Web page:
To work less and earn more is an aspiration that determines progress in all spheres of human life. This trend has not spared the world of cross-platform mobile application development.
As the popularity of smart technology – smartphones, e-books and laptops – grew, so did mobile platforms.
Let’s take a look at what cross-platform development options exist and what they offer us as creators. Business will knock with its “Wishlist”, and the choice of what to write on, often has to be done by the developer.
One of the first cross-platform frameworks was Cordova (formerly PhoneGap). The first release took place in 2009. Originally developed by Nitobi, acquired by Adobe. As a result of the takeover, the source code for PhoneGap was handed over to the Apache Foundation.
From the official architectural diagram, it can be seen that the basis for rendering is a regular WebView – that is, a regular browser. Despite the fact that this is the oldest framework, it offers only a gentleman’s set of plugins and a bunch of APIs to ensure their interaction. It does not have any specific set of tools. There is a list of services and libraries that are offered on the main page, for example Onsen UI – UI library.
The developer experience is rather ambiguous: in fact, how you organize it for yourself, so be it. You can write everything in jQuery and update the page with F5, or you can put a cozy and familiar set of libraries together and use existing solutions for hot reload.
The debug takes place in the browser console. Debug on device – via a connection from Safari to a WebView running on iOS.
There is also a convenient template mechanism that allows you to generate a project from ready-made third-party boiler plates.
Based on Cordova, Ionic was released in 2013. Over time, Cordova replaced Capacitor while maintaining API compatibility so that the entire existing component base remained functional.
It has its own base of UI components and allows you to implement business logic on any framework from the mighty three (before version 4, it was possible to use only Angular). It is possible to pay for enterprise support. Otherwise, everything said about Cordova applies to Ionic as well. The debug in the browser console, the hot-reload from the framework, works inside the WebView.
Next, we will consider semi-native frameworks, which offer to write in a mixture of CSS + JS (React Native, NativeScript, Appcelerator) or .NET (Xamarin), and at the output get an application that is practically indistinguishable from the native one.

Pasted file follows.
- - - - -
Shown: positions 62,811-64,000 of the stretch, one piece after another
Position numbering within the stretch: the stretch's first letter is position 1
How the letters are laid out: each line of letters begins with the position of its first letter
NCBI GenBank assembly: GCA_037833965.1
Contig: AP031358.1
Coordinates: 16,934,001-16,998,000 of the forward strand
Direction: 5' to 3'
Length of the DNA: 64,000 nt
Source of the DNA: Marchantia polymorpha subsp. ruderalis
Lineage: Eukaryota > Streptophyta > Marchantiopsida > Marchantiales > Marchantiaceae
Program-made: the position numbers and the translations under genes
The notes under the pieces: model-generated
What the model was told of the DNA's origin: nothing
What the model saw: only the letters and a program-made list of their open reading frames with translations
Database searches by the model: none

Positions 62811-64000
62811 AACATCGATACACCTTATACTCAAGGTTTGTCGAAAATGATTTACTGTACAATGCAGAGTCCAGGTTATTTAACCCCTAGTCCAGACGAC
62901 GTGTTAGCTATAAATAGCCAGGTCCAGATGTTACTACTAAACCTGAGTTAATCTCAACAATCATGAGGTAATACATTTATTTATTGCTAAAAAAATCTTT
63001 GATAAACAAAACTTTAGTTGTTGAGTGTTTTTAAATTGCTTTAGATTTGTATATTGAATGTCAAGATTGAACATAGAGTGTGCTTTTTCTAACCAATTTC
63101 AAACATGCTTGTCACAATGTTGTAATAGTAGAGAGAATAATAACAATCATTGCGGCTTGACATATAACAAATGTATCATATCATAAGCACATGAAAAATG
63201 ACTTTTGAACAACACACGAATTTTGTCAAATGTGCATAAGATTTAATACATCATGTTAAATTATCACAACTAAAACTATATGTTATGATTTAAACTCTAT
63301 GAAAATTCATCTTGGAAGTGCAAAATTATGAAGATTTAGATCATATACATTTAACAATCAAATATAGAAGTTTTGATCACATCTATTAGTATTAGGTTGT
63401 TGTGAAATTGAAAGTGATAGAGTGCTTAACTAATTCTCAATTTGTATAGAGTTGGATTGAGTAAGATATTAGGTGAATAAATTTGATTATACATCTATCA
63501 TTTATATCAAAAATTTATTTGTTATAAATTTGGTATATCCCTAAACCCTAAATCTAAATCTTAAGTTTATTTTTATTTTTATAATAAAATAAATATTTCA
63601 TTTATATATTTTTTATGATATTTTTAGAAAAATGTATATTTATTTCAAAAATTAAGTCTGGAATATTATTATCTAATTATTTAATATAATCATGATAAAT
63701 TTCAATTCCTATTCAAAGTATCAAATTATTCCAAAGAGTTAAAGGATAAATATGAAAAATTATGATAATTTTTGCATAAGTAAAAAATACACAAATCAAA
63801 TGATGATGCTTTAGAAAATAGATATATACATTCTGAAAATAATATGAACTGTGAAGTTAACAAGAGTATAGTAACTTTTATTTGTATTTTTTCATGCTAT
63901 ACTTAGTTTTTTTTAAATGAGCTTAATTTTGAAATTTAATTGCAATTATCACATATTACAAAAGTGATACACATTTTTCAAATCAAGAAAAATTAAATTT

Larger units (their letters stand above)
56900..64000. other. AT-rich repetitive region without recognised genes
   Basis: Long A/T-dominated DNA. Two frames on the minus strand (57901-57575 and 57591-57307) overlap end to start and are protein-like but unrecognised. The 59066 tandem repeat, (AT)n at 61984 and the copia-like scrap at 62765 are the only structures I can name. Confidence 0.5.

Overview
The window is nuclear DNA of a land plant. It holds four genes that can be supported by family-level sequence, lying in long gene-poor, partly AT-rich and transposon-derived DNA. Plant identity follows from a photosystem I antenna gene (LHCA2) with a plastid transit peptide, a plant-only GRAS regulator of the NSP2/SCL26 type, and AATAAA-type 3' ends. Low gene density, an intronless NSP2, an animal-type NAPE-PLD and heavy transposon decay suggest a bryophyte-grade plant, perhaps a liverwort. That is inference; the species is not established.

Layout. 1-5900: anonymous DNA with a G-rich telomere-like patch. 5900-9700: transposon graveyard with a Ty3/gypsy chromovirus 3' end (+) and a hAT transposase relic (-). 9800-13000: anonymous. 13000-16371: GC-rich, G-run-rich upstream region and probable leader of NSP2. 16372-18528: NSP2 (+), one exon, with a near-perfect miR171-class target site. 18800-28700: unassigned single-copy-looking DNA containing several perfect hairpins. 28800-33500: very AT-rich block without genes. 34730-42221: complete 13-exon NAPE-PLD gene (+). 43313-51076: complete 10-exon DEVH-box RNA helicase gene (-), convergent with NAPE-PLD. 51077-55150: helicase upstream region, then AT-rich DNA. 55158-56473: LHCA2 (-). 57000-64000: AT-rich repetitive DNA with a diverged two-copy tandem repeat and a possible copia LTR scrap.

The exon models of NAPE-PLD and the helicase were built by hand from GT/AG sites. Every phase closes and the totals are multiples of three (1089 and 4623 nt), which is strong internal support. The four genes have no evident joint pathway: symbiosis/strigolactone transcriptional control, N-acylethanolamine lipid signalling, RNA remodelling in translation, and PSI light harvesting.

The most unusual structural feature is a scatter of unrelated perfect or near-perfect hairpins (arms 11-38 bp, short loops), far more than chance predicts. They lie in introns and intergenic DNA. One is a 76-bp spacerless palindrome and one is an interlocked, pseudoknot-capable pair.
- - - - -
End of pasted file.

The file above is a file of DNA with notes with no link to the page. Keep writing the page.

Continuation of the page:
Appcelerator is the least known (0 job postings on DOU), uses its own Alloy framework. There is also a version with Angular support, but it is still in beta, and the movement in the repository stopped in 2108. You can know about it, but there is no practical point in studying.
A quite new cross-platform framework, Hybrid-Native, is based on the principles of Microsoft foundations. It is compatible with absolutely any OS. Xamarin makes possible to create applications that are almost indistinguishable from their native counterparts.
The framework consists of several main parts:
- IOS – class library for C # with access to iOS SDK);
- Android – a class library for C # with access to the Android SDK;
- compilers for iOS and Android;
- development environments: Xamarin Studio IDE (native) or Visual Studio.
In this case, the user interface is created on both platforms independently , while the business logic remains the same for them. Those who strive to make a program interface that will be intuitive to the user, should definitely take a closer look at the capabilities of Xamarin. The platform allows you to save on duplicating business logic significantly and use the same development several times freely. However, it should be borne in mind that to write interfaces for two platforms, you will need to assemble a universal development team.
Developed by Flutter Company does not take over the source code. In fact, it draws a window on the phone screen and displays all the elements by itself.
- Bulk transition to Flutter. It took Flutter just a year to surpass React Native in popularity (although React Native was the most requested platform at the time). Today with Flutter you have a powerful source of learning resources, and the need to hire app developers with a higher skill level.
- Ease of learning. There doesn’t seem to be a language or set of development tools that are easy to learn. However, there is a big difference between when there is clear documentation and standard design patterns, and when you can only find dissimilar documentation and conflicting solutions to seemingly simple problems. Flutter is the first time!
- High speed. Flutter apps are compiled to machine code using graphics and rendering engines built into C / C ++. This is why such apps are fast and reliable. In the cross-platform technology space, this gives Flutter a clear advantage over the competition.
- Cool development. Flutter is built with a great language and fast rendering engine (Skia).
Google invests huge amounts of money in the development of the platform, which is the reason for its rapid growth.
What to choose?
You can give preference to a specific solution only based on the goals of your own project. Focusing on the strengths and weaknesses of the Xamarin vs React Native or another one in this matter is a losing strategy. You need to understand that a cross-platform is, in a sense, a “golden mean” between forming a separate team for development and getting an impeccably high-quality result. This format is ideal for start-up projects. But in any case, the choice must be made based on the assets available. There is no need to think about how promising an ephemeral finished product is, it is much more important to soberly assess the available resources. In this case, the speech is about the existing product, the level of professionalism of the performers, the popularity of the chosen framework, etc.